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Matrix mania!

How do you find the number of possible matrices given that N number of elements(different elements) can be used to make a matrix of any order? For example: with 1 element you can make it only 1 matrix of order 1x1, with 2 elements (0,1) we can make 4 matrices of order 1x2, 2x1 and vice versa by interchanging the positions of the two elements respectively, etc. Do reply at thr earliest. I tried making a formula but it doesn't seem to work for 1 element.

Note by Toshali Mohapatra
9 months ago

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\(\begin{align}\text{If }\hspace{2mm}N&=\prod(P_i)^{\alpha_{i}}\hspace{7mm}\color{blue}\text{where, }P_i \text{ denote the distinct prime factors of } N\\\\ \text{Then, } &\left(\prod(\alpha_{i}+1)\right)N!\hspace{4mm} \text{ will be your solution.}\\\\ \text{basically,}&\text{ it is equal to N! times the number of factors of the given number.}\end{align}\)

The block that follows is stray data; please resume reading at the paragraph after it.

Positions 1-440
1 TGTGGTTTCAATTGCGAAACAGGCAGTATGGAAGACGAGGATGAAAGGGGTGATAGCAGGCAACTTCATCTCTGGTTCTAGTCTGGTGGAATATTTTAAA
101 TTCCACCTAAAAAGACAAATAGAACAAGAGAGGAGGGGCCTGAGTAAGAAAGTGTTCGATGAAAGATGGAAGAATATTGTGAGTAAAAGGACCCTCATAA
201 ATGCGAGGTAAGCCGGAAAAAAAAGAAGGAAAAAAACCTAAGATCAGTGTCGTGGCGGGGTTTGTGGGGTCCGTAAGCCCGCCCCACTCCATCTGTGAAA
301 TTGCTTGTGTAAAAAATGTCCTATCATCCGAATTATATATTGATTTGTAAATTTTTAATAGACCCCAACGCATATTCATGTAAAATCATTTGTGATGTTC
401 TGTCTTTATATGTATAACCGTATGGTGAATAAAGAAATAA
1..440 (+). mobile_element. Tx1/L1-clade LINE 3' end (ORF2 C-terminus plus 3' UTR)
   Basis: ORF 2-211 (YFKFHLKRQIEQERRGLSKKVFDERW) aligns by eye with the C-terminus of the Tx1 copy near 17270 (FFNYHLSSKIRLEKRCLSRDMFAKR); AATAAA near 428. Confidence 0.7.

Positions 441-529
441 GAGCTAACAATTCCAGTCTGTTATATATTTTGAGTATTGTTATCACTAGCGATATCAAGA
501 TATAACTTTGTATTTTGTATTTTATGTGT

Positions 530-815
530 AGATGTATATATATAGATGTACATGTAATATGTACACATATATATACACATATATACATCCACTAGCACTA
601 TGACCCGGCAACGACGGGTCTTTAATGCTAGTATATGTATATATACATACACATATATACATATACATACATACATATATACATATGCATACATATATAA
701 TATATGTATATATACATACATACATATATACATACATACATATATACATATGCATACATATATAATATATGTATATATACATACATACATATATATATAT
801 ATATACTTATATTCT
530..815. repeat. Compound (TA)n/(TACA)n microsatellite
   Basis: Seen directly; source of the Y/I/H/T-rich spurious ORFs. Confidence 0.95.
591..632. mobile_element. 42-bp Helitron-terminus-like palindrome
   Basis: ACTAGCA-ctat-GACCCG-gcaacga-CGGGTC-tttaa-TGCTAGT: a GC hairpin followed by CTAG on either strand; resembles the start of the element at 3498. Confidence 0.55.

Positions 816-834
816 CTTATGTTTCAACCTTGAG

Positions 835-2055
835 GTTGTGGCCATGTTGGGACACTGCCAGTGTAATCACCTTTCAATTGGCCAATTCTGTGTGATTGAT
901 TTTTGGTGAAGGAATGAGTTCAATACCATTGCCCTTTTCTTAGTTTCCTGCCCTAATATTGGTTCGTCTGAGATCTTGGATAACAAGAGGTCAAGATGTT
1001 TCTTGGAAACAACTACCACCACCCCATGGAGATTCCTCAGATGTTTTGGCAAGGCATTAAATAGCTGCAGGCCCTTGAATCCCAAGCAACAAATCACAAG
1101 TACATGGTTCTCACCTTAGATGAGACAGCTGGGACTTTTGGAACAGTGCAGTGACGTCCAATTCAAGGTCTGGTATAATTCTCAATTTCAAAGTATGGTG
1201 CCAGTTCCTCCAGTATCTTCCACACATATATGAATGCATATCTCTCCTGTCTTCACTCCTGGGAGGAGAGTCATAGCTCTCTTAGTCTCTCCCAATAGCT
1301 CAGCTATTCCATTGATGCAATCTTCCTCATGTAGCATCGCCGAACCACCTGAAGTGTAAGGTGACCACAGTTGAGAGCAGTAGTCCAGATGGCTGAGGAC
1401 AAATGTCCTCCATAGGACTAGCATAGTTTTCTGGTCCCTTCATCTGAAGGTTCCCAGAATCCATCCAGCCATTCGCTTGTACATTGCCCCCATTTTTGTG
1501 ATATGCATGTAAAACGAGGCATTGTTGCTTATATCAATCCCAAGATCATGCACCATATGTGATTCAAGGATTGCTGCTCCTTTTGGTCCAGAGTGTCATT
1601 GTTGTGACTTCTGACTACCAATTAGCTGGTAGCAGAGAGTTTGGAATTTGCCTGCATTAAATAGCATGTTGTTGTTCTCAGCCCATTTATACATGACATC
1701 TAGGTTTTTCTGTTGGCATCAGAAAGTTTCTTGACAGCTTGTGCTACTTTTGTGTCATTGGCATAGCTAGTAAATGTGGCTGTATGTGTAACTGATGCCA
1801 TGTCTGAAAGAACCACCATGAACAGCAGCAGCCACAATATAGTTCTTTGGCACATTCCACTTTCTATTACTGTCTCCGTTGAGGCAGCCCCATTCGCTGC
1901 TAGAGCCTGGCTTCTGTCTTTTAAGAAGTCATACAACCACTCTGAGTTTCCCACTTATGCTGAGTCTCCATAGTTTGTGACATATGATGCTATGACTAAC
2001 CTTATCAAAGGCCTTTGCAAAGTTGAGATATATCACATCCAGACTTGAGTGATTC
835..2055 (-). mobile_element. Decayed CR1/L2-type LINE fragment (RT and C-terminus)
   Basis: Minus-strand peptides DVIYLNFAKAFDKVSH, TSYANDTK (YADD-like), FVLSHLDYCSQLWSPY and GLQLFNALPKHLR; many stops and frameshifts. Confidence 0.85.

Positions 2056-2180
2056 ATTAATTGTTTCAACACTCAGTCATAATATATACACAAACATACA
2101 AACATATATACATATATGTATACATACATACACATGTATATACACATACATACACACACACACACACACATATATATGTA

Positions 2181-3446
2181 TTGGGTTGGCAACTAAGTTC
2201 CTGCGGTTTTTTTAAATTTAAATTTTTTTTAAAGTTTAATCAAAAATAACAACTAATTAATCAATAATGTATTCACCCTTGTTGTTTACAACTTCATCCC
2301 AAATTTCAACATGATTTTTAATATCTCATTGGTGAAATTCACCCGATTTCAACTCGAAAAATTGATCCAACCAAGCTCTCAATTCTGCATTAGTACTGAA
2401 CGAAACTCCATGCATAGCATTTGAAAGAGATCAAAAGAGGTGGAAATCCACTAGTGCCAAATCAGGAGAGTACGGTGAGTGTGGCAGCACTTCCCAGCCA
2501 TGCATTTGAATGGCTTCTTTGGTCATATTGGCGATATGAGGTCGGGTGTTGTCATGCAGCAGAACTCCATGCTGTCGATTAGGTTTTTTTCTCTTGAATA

Anirudh Sreekumar - 9 months ago

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Gr8! Thanks a lot! How did u come up with such a solution?

Toshali Mohapatra - 9 months ago

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The number of possible orders for the matrix is equal to the number of divisors of \(N\) as for each divisor \( D\),

\(N=D \times { \dfrac{N}{D}}\)

and for any matrix of a given order the elements can be swapped in N! ways

Anirudh Sreekumar - 9 months ago

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